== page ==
• Rob @ BROcrastinator

    You have to go with a .com, I completely agree.. If your domain isn’t there, don’t settle for a lesser quality .biz, .info or whatever else..

    Think of a new name or purchase the one you wanted. Your domain name is EVERYTHING!

  • Thomas

    So whats going to happen when all the .com/org/net are all taken? I mean I get that the .co and .cc seem to be a scam to make more money.

    But what about the .ca? or .us? Again seems like a way to sell more domains. But I kinda like the idea of a .us so that Americans know this website is based in the United States

  • Daniel Scocco

    @Cristian, I would put .us in the same basket as .biz and .info, unfortunately.

    @Jibran, country level domains are OK if that is the audience you are targeting.

  • jibran

    yes right i also prefer .com
    but what about regional names like .uk or .pk?
    are they useful for blogs

  • Cristian

    I didn’t know domains are not in Google index anymore. Anyway, I always go for a .com when I register a new domain. By the way, since we are on the domain TLDs topic: what is your experience with .us domains?

  • Graham Lutz

    Also – with the panda update, exact match domain names are a bit less important than they were a few month ago.

    I’d rather have a .com that’s memorable than a .info that is exact match.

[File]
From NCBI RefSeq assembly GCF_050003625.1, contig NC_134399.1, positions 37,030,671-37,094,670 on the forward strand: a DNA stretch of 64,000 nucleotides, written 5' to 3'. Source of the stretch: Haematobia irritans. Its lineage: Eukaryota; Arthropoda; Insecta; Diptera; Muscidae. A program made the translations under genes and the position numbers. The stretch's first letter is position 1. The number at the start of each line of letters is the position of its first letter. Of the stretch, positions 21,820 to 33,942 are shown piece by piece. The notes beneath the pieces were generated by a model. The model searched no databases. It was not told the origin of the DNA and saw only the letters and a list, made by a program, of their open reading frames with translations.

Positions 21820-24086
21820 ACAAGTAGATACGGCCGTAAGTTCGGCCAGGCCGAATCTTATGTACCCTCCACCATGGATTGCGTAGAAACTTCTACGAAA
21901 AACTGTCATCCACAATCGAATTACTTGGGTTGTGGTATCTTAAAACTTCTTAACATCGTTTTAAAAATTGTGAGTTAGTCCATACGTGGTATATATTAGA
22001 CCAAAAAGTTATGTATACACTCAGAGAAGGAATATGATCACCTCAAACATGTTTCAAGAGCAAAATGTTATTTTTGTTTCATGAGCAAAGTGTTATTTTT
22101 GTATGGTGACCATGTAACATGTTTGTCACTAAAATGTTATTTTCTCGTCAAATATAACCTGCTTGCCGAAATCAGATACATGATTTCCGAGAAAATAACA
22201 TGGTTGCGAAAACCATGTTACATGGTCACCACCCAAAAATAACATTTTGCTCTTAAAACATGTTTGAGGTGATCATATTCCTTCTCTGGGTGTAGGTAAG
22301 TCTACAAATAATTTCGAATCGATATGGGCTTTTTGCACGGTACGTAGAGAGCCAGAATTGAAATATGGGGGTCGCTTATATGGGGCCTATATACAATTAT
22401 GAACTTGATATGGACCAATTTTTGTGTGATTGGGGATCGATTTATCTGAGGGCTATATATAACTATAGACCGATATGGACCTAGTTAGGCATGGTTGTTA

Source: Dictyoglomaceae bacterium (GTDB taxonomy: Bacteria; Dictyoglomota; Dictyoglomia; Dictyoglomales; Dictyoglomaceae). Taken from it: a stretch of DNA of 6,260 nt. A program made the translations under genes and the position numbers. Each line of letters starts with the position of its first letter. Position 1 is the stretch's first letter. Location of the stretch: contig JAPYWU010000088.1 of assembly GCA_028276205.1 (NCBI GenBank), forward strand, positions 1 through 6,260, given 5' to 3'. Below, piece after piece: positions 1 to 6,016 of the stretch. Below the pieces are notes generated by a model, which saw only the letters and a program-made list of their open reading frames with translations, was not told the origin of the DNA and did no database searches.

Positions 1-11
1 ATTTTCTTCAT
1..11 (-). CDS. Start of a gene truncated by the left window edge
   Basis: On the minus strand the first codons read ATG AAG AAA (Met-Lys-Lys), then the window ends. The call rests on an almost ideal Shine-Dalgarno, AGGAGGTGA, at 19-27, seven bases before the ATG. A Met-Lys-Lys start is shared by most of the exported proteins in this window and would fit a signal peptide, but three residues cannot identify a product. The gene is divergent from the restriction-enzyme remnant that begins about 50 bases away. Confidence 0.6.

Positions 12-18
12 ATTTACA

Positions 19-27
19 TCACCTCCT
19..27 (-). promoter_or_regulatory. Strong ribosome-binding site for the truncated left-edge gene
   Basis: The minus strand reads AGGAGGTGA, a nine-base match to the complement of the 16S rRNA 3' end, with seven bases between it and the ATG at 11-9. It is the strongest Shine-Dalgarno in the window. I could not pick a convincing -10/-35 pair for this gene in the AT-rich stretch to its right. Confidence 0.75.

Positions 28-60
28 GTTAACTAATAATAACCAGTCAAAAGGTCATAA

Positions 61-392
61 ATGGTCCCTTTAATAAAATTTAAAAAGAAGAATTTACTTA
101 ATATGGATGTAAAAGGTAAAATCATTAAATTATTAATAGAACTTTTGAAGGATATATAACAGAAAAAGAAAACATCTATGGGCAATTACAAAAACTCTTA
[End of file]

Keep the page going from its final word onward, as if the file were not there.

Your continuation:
• Daniel Scocco


    The problem with .info and .biz domains is that they were very cheap to acquire at one point, and spammers bought domains with those extensions like there was no tomorrow.

    As a result whenever most people come across a .biz or .info domain they get suspicious (Google being no exception).

  • Daniel Scocco

    @Megan, yes there will be more extensions coming up soon, as ICANN approved it.

    Why? In my opinion because they want to sell more domains and make more money, as opposed to wanting to improve the domain sphere.

    So yeah I wouldn’t be surprised if Google treated those new extensions differently.

  • Melvin

    To be honest, I thought that’s an awesome idea. I mean of course Im not talking illegally but I guess if they just had a more strict guidelines, then they would’ve probably been not banned.

    For once, I thought too is a TLD, lol.

  • abraori

    Some truly nice and utilitarian info on this web site , likewise I conceive the design and style contains superb features.

  • Emil A. Georgiev


    being the owner of a .biz gTLD I felt intrigued by your blog post.

    Are there so many “spammy” sites bearing gTLDs as .biz or .info or could you please say something more on why those gTLDs might be risky upon their owners?


  • Megan

    Isn’t it true that the market is being opened up for any suffix you care to use. So for example Apple could buy the suffix: .apple.

    Will Google suddenly decide that all unusual suffixes are not going to be indexed? if so, what was the point of opening up this market?

    As a user, I do sometimes wish I opted for a .com. Although my blog is predominately aimed at a UK audience, I still get loads of people from the US and worldwide. A UK based site can put people off I believe.

Comments are closed.